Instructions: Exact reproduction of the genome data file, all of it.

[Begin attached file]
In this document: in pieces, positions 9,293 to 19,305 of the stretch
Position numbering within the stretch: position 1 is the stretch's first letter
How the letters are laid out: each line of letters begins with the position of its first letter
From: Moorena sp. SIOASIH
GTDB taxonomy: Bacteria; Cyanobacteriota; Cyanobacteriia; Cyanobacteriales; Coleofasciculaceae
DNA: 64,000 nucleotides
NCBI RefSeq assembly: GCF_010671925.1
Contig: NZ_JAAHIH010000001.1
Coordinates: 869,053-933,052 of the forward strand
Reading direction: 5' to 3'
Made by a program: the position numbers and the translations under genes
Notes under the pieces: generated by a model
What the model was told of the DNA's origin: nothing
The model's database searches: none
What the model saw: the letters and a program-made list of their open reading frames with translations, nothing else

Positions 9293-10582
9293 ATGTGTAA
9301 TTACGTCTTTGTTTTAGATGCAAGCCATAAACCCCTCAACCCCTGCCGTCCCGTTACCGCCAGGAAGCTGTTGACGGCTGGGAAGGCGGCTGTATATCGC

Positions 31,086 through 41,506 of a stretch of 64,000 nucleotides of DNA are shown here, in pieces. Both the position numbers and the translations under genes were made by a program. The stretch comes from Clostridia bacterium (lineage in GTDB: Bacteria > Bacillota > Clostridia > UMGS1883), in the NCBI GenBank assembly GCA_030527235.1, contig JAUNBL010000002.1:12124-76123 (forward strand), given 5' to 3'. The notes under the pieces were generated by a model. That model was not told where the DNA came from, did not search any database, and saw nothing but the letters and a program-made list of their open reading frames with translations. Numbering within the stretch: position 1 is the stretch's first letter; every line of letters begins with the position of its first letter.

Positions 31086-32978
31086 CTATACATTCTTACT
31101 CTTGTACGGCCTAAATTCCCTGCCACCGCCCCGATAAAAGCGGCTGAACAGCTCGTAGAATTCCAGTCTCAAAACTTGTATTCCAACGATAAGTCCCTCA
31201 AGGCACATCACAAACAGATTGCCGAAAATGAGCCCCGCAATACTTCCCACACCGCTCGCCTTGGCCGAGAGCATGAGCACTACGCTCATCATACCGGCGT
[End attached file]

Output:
In this document: in pieces, positions 9,293 to 19,305 of the stretch
Position numbering within the stretch: position 1 is the stretch's first letter
How the letters are laid out: each line of letters begins with the position of its first letter
From: Moorena sp. SIOASIH
GTDB taxonomy: Bacteria; Cyanobacteriota; Cyanobacteriia; Cyanobacteriales; Coleofasciculaceae
DNA: 64,000 nucleotides
NCBI RefSeq assembly: GCF_010671925.1
Contig: NZ_JAAHIH010000001.1
Coordinates: 869,053-933,052 of the forward strand
Reading direction: 5' to 3'
Made by a program: the position numbers and the translations under genes
Notes under the pieces: generated by a model
What the model was told of the DNA's origin: nothing
The model's database searches: none
What the model saw: the letters and a program-made list of their open reading frames with translations, nothing else

Positions 9293-10582
9293 ATGTGTAA
9301 TTACGTCTTTGTTTTAGATGCAAGCCATAAACCCCTCAACCCCTGCCGTCCCGTTACCGCCAGGAAGCTGTTGACGGCTGGGAAGGCGGCTGTATATCGC

Positions 31,086 through 41,506 of a stretch of 64,000 nucleotides of DNA are shown here, in pieces. Both the position numbers and the translations under genes were made by a program. The stretch comes from Clostridia bacterium (lineage in GTDB: Bacteria > Bacillota > Clostridia > UMGS1883), in the NCBI GenBank assembly GCA_030527235.1, contig JAUNBL010000002.1:12124-76123 (forward strand), given 5' to 3'. The notes under the pieces were generated by a model. That model was not told where the DNA came from, did not search any database, and saw nothing but the letters and a program-made list of their open reading frames with translations. Numbering within the stretch: position 1 is the stretch's first letter; every line of letters begins with the position of its first letter.

Positions 31086-32978
31086 CTATACATTCTTACT
31101 CTTGTACGGCCTAAATTCCCTGCCACCGCCCCGATAAAAGCGGCTGAACAGCTCGTAGAATTCCAGTCTCAAAACTTGTATTCCAACGATAAGTCCCTCA
31201 AGGCACATCACAAACAGATTGCCGAAAATGAGCCCCGCAATACTTCCCACACCGCTCGCCTTGGCCGAGAGCATGAGCACTACGCTCATCATACCGGCGT